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DevOps, Waterfall vs Agile vs Devops

The Transition to DevOps

With the traditional Waterfall Development Model, the requirements for software are clear and well-defined in advance. The definition of the product itself is also stable. Developers program the software, after which, the operational teams handle its implementation.

But the world of IT is changing fast. Requirements change very often, and software must be developed at an ever-increasing pace. Not only must software and applications be marketed faster, but it must also be possible to constantly update them, easily add new features, and fix any bugs that are found. This is where the Agile Development Model really helps.

However, the team of developers are not the only ones who need to react quickly and efficiently. The operational team that must deploy and monitor new applications, should also react in a similar way with updates and add-ons. This leads to what is known as the DevOps approach.

While DevOps was created from a need in the early 2000’s, it has continuously evolved. In a recent finding from Puppet Labs in their 2015 State of DevOps Report, companies that adopt a DevOps culture experience “60x fewer failures and recover from failure 168x faster than their lower-performing peers. They also deploy 30x more frequently with 200x shorter lead times.”

So, what is DevOps?

DevOps is a movement that aims to improve communication, collaboration, and integration between the development and operations teams, whilst adopting the Agile methodology principles and practices throughout the Systems Development Life Cycle (SDLC). The aim is to improve software product delivery by reducing the time between development and deployment.

Are Agile and DevOps the same thing?

DevOps can be thought of as a branch of Agile. In a DevOps environment, the development phase of a system will adopt Agile practices and principles such as continuous improvement and rapid development. However, DevOps goes a bit further. It ensures that there is an extra focus on the development and operations teams collaborating closely, especially during the release/deployment and production support phases of the SDLC.

Here’s how an organisation can transition to a DevOps culture effectively:

Start small: When shifting to DevOps, it is important to transition on a small scale. This can be done effectively by managing a low-risk, high-reward pilot project. It is important to get the development and operations teams in the same room, and allow them to work together toward a common goal on the pilot project. Starting on a small scale ensures that any resistance to change is being catered for.

Eliminate the silo mentality: The silo mentality is where several departments or groups within an organisation do not want to share information or knowledge with other individuals in the same organisation. A DevOps environment thrives on collaboration. So, it is vital that the silo mentality and culture is eliminated. To eliminate this culture, a unified vision needs to be created within the organisation. Employees of the company need to row in the same direction, but the executive teams must be engaged and in control of steering the boat.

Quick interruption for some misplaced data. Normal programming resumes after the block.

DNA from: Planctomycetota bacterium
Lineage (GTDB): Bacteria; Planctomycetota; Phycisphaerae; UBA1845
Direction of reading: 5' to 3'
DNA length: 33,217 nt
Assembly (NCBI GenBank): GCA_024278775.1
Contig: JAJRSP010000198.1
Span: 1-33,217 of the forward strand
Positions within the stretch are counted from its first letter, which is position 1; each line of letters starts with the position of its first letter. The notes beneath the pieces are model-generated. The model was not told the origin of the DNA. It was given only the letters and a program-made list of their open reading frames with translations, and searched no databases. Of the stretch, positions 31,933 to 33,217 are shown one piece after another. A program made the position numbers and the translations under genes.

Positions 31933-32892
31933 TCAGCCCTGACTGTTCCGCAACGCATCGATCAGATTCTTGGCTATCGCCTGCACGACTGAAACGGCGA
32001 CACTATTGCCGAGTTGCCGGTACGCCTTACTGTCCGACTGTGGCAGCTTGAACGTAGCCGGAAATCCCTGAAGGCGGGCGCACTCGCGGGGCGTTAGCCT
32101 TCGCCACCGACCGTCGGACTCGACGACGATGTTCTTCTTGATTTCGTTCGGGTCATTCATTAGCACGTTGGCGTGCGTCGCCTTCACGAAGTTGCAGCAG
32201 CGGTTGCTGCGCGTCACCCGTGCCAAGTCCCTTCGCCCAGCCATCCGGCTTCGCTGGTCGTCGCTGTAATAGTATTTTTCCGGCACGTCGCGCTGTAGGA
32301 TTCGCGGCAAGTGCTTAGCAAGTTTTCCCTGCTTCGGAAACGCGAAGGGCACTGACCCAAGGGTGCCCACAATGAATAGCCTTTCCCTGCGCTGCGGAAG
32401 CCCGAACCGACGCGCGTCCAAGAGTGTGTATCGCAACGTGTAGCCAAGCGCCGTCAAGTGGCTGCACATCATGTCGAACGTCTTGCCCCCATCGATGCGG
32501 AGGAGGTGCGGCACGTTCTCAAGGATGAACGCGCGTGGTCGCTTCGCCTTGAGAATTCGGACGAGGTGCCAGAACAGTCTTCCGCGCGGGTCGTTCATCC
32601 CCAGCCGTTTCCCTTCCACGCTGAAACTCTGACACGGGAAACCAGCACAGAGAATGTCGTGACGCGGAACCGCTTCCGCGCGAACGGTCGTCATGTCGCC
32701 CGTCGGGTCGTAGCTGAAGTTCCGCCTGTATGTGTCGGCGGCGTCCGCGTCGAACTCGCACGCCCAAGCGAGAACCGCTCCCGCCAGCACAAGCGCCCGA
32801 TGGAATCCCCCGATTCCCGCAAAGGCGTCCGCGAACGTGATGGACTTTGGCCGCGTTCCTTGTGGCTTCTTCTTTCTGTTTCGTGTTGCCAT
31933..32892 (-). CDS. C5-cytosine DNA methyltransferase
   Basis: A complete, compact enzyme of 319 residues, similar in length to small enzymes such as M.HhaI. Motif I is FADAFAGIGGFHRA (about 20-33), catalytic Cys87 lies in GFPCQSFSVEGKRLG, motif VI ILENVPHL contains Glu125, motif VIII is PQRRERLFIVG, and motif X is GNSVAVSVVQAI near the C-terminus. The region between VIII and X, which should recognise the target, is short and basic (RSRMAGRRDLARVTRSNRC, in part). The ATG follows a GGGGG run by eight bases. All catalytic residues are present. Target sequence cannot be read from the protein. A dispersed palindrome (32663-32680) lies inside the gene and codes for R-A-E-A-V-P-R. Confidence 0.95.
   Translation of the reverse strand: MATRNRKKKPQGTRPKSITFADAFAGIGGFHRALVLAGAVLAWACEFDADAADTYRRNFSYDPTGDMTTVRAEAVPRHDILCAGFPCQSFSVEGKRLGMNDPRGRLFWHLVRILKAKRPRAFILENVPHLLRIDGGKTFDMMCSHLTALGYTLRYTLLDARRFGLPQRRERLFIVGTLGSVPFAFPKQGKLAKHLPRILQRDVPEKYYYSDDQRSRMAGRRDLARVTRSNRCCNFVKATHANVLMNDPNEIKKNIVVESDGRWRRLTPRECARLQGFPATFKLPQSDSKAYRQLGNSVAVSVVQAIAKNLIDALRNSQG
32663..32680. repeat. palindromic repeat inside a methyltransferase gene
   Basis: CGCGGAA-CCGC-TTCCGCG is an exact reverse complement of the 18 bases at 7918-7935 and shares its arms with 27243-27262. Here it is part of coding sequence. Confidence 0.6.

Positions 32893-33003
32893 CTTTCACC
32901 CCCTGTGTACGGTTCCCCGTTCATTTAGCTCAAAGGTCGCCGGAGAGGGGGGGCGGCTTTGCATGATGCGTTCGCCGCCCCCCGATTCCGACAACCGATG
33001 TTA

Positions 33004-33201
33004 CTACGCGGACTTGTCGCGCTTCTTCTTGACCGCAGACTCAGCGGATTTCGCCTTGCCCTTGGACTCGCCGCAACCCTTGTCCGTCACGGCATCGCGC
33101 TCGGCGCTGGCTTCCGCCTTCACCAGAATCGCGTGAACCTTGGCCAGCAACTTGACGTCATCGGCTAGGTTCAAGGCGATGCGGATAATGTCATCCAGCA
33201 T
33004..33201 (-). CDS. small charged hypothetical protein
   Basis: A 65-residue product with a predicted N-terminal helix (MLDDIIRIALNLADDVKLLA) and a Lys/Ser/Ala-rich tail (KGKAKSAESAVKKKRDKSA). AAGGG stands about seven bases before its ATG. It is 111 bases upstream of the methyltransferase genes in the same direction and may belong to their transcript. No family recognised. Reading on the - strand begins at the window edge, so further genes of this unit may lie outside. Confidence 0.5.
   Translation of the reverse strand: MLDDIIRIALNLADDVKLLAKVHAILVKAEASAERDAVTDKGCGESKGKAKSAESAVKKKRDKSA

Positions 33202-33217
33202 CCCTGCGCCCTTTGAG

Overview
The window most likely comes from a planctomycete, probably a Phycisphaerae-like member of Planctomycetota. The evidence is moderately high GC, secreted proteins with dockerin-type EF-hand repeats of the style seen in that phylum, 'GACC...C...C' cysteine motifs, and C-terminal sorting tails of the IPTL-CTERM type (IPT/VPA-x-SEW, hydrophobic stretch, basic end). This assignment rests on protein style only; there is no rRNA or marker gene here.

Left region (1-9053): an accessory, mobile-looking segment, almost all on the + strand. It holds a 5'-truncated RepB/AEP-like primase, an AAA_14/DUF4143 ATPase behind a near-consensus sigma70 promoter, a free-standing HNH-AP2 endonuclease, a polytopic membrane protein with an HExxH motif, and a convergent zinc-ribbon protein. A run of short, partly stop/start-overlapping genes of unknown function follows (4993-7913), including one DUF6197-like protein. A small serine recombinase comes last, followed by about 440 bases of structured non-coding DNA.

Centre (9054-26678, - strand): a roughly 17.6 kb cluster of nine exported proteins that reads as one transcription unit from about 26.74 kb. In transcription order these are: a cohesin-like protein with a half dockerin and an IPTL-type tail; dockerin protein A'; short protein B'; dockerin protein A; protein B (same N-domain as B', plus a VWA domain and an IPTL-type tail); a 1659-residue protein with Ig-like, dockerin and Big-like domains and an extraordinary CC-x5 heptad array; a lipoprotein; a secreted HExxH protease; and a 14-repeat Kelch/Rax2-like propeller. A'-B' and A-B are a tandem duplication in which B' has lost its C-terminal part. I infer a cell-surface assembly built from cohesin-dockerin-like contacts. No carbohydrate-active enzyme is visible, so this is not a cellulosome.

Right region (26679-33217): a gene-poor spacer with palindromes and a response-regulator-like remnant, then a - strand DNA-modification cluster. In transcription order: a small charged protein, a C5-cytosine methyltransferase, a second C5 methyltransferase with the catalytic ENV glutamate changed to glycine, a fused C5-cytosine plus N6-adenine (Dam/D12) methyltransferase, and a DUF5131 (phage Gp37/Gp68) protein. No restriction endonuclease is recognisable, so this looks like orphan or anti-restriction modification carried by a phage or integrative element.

Morph the mind-set of the development and operations teams: Ensure that individuals representing Development and Operations are put on the same team and have regular meetings. There should be a point of contact representing development and operations in the same room at the same time. It is important to give this joint team a shared goal which will help to foster commonality.

Understand the shared tools strategy across development, testing, and deployment: The tool selection process often drives miscommunication within teams. A common selection strategy must adhere to a shared set of objectives amongst stakeholders. The strategy must also provide seamless collaboration and integration between tools. A key objective of the strategy is to automate as many processes as possible. Developers should be able to send new and updated software to deployment and operations with as little human interaction.

Use venture capitalist-style funding: Venture capitalists focus on value. They invest when projects hit milestones and when they need more funding to reach the next goal. They stop funding projects that aren’t working. Agile companies are now adopting this approach. Teams set delivery targets with the business, which are reviewed on a rolling basis against commitments (see our recent blog article on Benefits Maps and how these can aid in keeping projects on track). Goals are updated throughout the year and funding is released as needed.

Does your business need someone to help you transition to DevOps? Allow us to pass along our knowledge to help you implement this culture in your organisation. Get in touch to find out how we can assist you in this process.

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